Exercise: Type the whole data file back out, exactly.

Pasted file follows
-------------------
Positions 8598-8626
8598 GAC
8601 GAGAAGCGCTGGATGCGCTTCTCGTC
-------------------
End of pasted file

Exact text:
Positions 8598-8626
8598 GAC
8601 GAGAAGCGCTGGATGCGCTTCTCGTC